Special Education Teacher Deb Cornelison was nominated for the Crystal Apple Award by her principal, Sarah Shively, but more importantly, a student nominated her as well.
“She is like a friend to her students. She’s patient. She’s kind and she listens,” said Andrew, one of Cornelison’s students. “My time with Mrs. Cornelison is my favorite part of school.”
Cornelison, 58, is in her seventh year teaching special education at Keno Elementary. Before that she was a paraprofessional with the Klamath Falls City Schools, and a teacher with that district. At Keno she teaches a variety of students with a variety of needs, including social skills, sensory issues, reading and math. Students come in and out of her class getting the help they need. Cornelison is also the interventionist for Keno, and works with PBIS.
Shively said Cornelison is at all school events, just there to help. She commends Cornelison on her ability to build students up and celebrate their accomplishments. Cornelison said she loves celebrating her students, every day.
“All the little small things we get to celebrate with the kids every day makes my day really exciting,” Cornelison said. “We can go through a whole day and it’s just, 10 times. They may be doing something they’ve never done before. Whenever I can complement them, I do. It makes them excited about learning.”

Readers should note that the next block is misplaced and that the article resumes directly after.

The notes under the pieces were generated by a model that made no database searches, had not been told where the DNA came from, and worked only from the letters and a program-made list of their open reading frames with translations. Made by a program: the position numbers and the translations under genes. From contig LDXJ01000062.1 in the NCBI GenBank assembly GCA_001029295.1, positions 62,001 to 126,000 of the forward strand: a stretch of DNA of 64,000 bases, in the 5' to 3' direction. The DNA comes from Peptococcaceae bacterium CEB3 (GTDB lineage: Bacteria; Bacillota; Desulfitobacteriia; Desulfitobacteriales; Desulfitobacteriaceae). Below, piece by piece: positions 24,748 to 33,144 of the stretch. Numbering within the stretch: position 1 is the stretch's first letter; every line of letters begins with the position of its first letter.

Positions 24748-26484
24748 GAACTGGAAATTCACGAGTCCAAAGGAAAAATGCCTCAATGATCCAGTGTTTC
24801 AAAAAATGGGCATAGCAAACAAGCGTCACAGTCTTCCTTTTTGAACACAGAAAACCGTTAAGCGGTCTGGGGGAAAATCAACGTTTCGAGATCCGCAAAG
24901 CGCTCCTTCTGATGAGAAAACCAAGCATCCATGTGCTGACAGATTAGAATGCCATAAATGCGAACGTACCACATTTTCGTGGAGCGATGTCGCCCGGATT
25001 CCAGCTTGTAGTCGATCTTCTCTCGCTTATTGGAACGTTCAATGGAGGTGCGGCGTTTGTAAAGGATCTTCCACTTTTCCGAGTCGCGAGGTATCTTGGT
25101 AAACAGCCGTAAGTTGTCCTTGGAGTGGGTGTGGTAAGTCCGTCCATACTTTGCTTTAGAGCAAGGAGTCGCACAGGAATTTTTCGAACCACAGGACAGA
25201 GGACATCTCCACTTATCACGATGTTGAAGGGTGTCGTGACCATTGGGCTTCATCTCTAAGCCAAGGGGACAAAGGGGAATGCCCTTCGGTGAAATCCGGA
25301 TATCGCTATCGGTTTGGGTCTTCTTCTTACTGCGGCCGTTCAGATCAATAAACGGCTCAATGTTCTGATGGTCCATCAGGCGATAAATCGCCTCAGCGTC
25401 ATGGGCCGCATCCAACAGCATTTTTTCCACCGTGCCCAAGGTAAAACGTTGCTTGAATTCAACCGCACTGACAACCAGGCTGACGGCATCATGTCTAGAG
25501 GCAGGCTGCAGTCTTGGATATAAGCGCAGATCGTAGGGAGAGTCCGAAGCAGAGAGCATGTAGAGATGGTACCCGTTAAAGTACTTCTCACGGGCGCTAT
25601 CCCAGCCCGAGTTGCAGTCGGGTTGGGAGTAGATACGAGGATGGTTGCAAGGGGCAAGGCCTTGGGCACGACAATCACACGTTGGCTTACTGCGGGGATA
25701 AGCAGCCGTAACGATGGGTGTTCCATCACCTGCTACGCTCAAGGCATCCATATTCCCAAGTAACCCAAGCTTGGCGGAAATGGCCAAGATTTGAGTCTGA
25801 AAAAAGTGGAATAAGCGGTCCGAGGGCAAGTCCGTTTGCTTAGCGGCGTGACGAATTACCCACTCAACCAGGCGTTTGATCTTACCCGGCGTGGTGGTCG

Henley High School science teacher Carly Fullerton received five nominations for this year’s Crystal Apple Award.
“Although Carly teaches science, the most important lessons that Carly teaches her students are: they have a voice, they are important, they have someone in their corner and they can make a difference,” said Bobbi Sue Britton, Henley leadership teacher and 2016 Crystal Apple awardee. “To her, nothing is impossible for each of them.”
Fullerton, 35, teaches anatomy (a dual-credit with Oregon Tech), biology, integrated science and scientific investigations. In scientific investigations, students pursue their own STEM projects. One of those projects led to Hunger Not Impossible, a program where hungry students can sign up to get meals during the summer. It also grew into the Henley Food Pantry. In addition to helping with those projects, Fullerton assists with Key Club and student council.
“I enjoy working with kids, I truly do,” Fullerton said. “I really enjoy working with kids and getting to see when they figure something out. Building trust, learning to understand, and learning with them.”
Fullerton has spent 12 years in education, first as a child development specialist and then as a science teacher. She has been at Henley High for seven years.